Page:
|533-1||Detection of virulence genes in Listeria spp. isolated from different origins|
|Autores:||Luisa Zanolli Moreno (FSP - USP - Faculdade de Saúde Pública - USP / FMVZ - USP - Faculdade de Medicina Veterinária e Zootecnia - USP) ; Andrea Micke Moreno (FMVZ - USP - Faculdade de Medicina Veterinária e Zootecnia - USP) ; Glavur Rogério Matté (FSP - USP - Faculdade de Saúde Pública - USP) ; Maria Helena Matté (FSP - USP - Faculdade de Saúde Pública - USP) |
Introduction: Listeriosis is caused by Listeria monocytogenes, a foodborne pathogen, which presence is an indicative of poor hygiene conditions. Although L. monocytogenes is the most studied specie, atypical strains from other species of the genus carrying virulence genes specific to L. monocytogenes have been isolated and can represent a risk to human health. Objective: Identify virulence genes in strains of Listeria spp. originated from human infection, environment and food. Material and Methods: A total of 46 strains were studied, of which 24 were characterized, through serotyping, as L. monocytogenes, 12 L. innocua, two L. seeligeri, two de L. welshimeri and two L. ivanovii. The strains were characterized for hemolytic activity in 5% sheep blood agar and hydrolysis in ALOA medium. The detection of L. monocytogenes virulence genes (prfA, hly, plcA and inlC) was done by PCR and confirmed by sequencing. Results and Discussion: From the 46 isolates, five L. monocytogenes and two L. innocua strains, isolated from meat, showed atypical hemolytic activity and seven L. innocua isolates presented atypical halo in ALOA culture. These results confirm the risk of misidentification by phenotypic methods commonly used for microbiological diagnosis. The L. monocytogenes and L. ivanovii strains were positive for the detection of all virulence genes studied, with the exception of one weak hemolytic L. monocytogenes isolate that was negative for hly. Two of the atypical L. innocua strains were also positive to all analyzed genes and the other five were positive to hly, plcA and inlC. A L. seeligeri isolate was positive for inlC and the rest of L. seeligeri, L. innocua and L. welshimeri strains were negative to the studied genes. The detection of plcA can explain the atypical phenotype of these L. innocua strains in ALOA. The identification of hly using a primer set commonly applied for L. monocytogenes screening may explain L. innocua hemolysis and confirms that the presence of atypical Listeria isolates compromises the diagnosis and species identification usually done in microbiological laboratories. Conclusions: The results demonstrate the occurrence of potentially pathogenic Listeria environmental and food strains that can threaten human health. The detection of atypical isolates also confirms the risk of misidentification by methods commonly used for laboratorial diagnosis.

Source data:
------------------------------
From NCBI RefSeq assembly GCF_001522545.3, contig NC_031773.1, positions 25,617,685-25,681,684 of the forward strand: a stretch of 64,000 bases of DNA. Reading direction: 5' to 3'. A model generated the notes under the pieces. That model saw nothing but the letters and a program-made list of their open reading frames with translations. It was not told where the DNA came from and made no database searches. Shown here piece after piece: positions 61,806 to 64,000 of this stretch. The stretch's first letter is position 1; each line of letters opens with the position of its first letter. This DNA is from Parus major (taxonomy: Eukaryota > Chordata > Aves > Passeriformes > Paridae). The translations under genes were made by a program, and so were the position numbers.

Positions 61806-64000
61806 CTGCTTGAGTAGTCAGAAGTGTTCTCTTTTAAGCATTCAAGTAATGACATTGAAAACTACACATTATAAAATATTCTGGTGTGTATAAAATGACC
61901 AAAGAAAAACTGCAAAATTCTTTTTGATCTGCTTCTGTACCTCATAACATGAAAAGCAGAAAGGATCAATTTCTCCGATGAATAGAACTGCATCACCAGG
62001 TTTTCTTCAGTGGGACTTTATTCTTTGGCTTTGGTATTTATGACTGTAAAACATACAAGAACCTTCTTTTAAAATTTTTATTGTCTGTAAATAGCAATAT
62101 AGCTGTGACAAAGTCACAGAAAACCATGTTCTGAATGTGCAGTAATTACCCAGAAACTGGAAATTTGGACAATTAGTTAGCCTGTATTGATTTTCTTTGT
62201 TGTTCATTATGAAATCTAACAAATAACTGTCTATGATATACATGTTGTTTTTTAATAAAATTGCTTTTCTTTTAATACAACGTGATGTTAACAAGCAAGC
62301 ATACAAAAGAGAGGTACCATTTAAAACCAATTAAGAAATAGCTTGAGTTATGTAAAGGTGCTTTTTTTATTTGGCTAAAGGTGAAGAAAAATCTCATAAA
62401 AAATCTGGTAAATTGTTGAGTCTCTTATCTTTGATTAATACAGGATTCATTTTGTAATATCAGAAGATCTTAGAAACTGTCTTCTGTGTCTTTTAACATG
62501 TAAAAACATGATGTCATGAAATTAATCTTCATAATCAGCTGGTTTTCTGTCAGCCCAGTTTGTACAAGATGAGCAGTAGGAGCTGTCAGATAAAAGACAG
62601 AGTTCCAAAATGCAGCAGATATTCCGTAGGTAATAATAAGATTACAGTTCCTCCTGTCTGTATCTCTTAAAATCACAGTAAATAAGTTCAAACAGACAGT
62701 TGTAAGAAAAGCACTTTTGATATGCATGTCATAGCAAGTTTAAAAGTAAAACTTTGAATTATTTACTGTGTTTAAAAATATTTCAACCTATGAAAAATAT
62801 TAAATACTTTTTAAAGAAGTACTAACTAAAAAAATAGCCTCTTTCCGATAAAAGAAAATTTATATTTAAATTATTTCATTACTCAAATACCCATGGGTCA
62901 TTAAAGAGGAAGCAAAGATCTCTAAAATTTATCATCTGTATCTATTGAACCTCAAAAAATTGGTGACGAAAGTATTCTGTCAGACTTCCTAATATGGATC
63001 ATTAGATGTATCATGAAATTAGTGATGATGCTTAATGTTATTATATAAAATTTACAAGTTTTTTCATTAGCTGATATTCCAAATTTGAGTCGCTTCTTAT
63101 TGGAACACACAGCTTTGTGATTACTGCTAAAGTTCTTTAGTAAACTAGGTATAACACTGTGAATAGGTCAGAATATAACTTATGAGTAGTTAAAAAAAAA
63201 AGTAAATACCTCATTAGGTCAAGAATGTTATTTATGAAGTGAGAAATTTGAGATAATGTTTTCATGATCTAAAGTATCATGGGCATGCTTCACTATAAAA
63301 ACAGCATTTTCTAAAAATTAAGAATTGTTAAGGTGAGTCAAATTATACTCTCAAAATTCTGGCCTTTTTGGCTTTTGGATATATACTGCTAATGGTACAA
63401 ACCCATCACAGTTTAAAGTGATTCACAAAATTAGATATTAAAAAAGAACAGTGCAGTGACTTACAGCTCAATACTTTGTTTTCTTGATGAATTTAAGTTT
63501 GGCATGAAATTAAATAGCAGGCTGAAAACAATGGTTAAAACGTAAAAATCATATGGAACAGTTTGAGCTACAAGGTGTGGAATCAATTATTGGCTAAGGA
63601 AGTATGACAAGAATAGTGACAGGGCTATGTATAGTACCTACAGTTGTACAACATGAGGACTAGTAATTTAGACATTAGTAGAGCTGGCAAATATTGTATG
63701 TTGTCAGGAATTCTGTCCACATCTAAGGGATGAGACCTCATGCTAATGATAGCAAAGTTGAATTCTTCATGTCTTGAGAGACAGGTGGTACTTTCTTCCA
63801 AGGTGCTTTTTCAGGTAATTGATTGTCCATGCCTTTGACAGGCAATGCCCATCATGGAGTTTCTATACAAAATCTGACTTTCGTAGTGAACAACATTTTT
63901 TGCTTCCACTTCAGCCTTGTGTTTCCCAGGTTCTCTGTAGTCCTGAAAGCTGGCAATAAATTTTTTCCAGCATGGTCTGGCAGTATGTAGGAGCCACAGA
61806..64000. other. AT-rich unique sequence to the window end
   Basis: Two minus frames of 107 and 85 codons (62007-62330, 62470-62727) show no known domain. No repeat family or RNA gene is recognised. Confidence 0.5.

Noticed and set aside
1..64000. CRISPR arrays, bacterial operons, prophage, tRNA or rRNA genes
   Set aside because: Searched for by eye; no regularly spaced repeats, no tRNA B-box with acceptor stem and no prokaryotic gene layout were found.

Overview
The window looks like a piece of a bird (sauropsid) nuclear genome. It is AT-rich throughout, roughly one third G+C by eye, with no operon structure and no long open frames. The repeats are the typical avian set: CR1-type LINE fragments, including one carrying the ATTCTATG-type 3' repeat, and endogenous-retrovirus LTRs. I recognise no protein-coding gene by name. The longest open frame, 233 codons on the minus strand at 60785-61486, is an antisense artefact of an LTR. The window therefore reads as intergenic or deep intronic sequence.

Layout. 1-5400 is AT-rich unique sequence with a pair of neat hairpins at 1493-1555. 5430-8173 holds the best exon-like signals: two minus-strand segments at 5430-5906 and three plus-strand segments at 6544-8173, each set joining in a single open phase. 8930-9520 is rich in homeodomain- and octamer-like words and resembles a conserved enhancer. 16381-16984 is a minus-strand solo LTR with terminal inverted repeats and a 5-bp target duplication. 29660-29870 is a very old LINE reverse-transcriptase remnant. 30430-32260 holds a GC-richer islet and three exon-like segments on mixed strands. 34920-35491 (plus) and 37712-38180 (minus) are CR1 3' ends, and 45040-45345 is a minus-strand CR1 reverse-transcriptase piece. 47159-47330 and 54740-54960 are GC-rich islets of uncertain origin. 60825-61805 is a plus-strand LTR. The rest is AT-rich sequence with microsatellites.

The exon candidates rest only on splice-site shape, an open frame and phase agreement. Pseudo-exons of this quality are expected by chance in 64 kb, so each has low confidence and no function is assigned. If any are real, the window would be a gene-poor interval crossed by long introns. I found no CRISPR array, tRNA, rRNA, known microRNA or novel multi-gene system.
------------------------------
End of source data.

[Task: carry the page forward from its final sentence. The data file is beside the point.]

Palavras-chave: Human infection, Listeria spp., Listeria monocytogenes, PCR, Virulence genes